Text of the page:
Award-winning investigative journalist (and dad) Peter Gorman has spent more than 20 years tracking down stories from the streets of Manhattan to the slums of Bombay. Specializing in Drug War issues, he is credited as a primary journalist in the medical marijuana and hemp movements, as well as in property forfeiture reform. His work has appeared in over 100 national and international magazines and newspapers.
Peter Gorman's love affair with the Amazon jungle is well-known to people in the field. Since 1984 Mr. Gorman has spent a minimum of three months annually there generally using Iquitos
Peru as his base. During that time he has studied ayahuasca the visionary healing vine of the jungle with his friend the curandero Julio Jerena. He has collected artifacts for the American Museum of Natural History botanical specimens for Shaman Pharmaceuticals and herpetological specimens for the FIDIA Research Institute of the University of Rome. His description of the indiginous Matses Indians’ use of the secretions of the phyllomedusa bicolor frog has opened an entire field devoted to the use of amphibian peptides as potential medicines in Western medicine.
This Op-Ed appeared in the Boston Globe in 1995
by Peter Gorman
© all rights reserved
In November, 1894, The Indian Hemp Drugs Commission published the findings of an exhaustive research project devoted to discovering whether the use of cannabis, known in India as bhang, should be allowed to continue or be made illegal in that country. Among the things looked at by the British commission were the drug’s effect on both the infrequent and frequent user, its cost to society, and the potential problems related to its possible criminalization.
In its conclusion, the commission stated: “The moderate use of these [cannabis] drugs is the rule...excessive use is comparatively exceptional. The moderate use practically produces no ill effects. In all but the most exceptional cases the unjury from habitual moderate use is not appreciable. The excessive use may certainly be accepted as very injurious, though it must be admitted that in many excessive consumers the injury is not clearly marked. The injury done by excessive use is, however, confined almost exclusively to the consumer himself; the effect on society is rarely appreciable.”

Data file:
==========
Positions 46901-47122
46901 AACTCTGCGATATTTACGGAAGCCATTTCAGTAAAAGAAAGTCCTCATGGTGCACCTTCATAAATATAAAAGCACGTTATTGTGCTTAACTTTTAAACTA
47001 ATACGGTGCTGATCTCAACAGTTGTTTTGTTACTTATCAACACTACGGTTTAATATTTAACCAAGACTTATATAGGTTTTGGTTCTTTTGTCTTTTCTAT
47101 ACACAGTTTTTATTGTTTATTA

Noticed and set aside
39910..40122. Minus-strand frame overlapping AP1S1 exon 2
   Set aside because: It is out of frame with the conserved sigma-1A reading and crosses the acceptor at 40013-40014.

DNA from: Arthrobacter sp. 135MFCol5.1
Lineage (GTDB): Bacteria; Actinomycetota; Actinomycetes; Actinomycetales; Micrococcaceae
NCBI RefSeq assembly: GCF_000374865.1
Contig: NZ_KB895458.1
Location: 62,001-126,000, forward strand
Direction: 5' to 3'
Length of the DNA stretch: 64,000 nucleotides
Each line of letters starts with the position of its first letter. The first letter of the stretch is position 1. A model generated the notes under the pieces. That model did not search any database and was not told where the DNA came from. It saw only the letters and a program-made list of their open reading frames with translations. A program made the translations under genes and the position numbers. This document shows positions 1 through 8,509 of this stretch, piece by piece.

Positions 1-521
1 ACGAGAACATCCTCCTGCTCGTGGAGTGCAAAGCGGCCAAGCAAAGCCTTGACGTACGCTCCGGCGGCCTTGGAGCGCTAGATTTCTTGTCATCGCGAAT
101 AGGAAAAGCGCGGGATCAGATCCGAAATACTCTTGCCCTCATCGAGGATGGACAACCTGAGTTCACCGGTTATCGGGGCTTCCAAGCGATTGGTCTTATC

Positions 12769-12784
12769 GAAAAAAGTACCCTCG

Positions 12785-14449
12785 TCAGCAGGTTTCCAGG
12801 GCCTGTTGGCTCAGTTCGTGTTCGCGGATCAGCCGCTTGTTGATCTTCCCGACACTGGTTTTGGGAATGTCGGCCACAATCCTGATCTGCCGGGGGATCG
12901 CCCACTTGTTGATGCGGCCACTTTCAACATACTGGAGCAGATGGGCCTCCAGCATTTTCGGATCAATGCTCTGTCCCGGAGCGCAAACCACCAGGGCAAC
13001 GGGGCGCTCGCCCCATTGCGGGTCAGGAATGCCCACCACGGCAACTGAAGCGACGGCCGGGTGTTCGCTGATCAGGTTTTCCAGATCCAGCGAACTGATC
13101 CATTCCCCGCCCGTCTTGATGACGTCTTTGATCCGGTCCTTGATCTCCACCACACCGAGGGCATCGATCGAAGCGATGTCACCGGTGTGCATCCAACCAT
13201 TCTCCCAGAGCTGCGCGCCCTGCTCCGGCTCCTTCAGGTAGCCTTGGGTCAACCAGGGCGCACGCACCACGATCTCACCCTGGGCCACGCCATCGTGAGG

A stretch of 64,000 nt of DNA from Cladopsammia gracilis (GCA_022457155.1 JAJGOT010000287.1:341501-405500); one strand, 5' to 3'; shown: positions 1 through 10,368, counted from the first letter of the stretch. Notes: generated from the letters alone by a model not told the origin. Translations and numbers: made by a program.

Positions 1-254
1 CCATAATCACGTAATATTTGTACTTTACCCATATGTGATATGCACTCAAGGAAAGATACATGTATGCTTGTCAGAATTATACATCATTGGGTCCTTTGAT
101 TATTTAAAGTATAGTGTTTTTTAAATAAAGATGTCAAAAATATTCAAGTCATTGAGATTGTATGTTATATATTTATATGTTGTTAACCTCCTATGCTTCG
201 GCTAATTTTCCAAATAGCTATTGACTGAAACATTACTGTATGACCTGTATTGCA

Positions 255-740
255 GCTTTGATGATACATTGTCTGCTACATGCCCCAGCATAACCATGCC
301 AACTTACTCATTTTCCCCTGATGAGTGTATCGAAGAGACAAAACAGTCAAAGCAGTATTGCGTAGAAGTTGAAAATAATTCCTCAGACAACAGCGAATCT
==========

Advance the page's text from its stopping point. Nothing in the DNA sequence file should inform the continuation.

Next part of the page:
The Commission went on to suggest that prohibition of cultivation or use of cannabis was not warranted. Instead, it recommended that controls be put into place to assure adequate taxation and to limit the extent of legal possession.
One hundred years later, between 300,000 and 400,000 Americans are being arrested annually for marijuana use, more than three-quarters of them for simple possession. Several thousand of them are serving mandatory sentences of 5 years or more.
This past June 12, a poll taken by Parade Magazine, found in hundreds of Sunday newspapers, showed that 75 percent of more than 50,000 respondents favored marijuana legalization for general use, and nearly 90 percent favored its availability for medical use. At nearly the same time the U.S. Department of Health and Human Services released it’s annual Household Survey of Drug Use in America, which indicated that at least nine million people had smoked marijuana during the past month.
Given that marijuana does not look like it’s going away any time soon, it may be time to broach the question of whether we as a country are better served by devoting our energies to searching out and criminalizing marijuana smokers and growers, or whether we would be better off legalizing and controlling its use?
The question is three pronged because of the various uses of the hemp (cannabis) plant: industrial, medical, and as an intoxicant.
Pragmatically speaking, there are several reasons to allow hemp’s cultivation for industrial uses: it can be made into fabric, paper, plastics, used as fuel, and food. It’s cultivation on a large scale would allow us to slowly convert from a culture based on cotton and tree fiber—both of which use an enormous amount and array of environmentally harmful pesticides and chemicals in their processing—to a renewable-resource which utilizes minimal chemical processing. Nearly two dozen countries around the world, including England, France, and Switzerland have already legalized hemp for such industrial uses, and find ready markets for their products.
Additionally, the hemp plant’s use as an alternative medicine— currently outlawed for all but eight Americans who receive their medical marijuana from the U.S. government—would be a potential boon to the thousands of glaucoma sufferers who go blind annually, to thousands with spasticity disorders, and to hundreds of thousands of cancer and AIDS patients who are dealing with the side effects of chemotherapy and AZT treatments.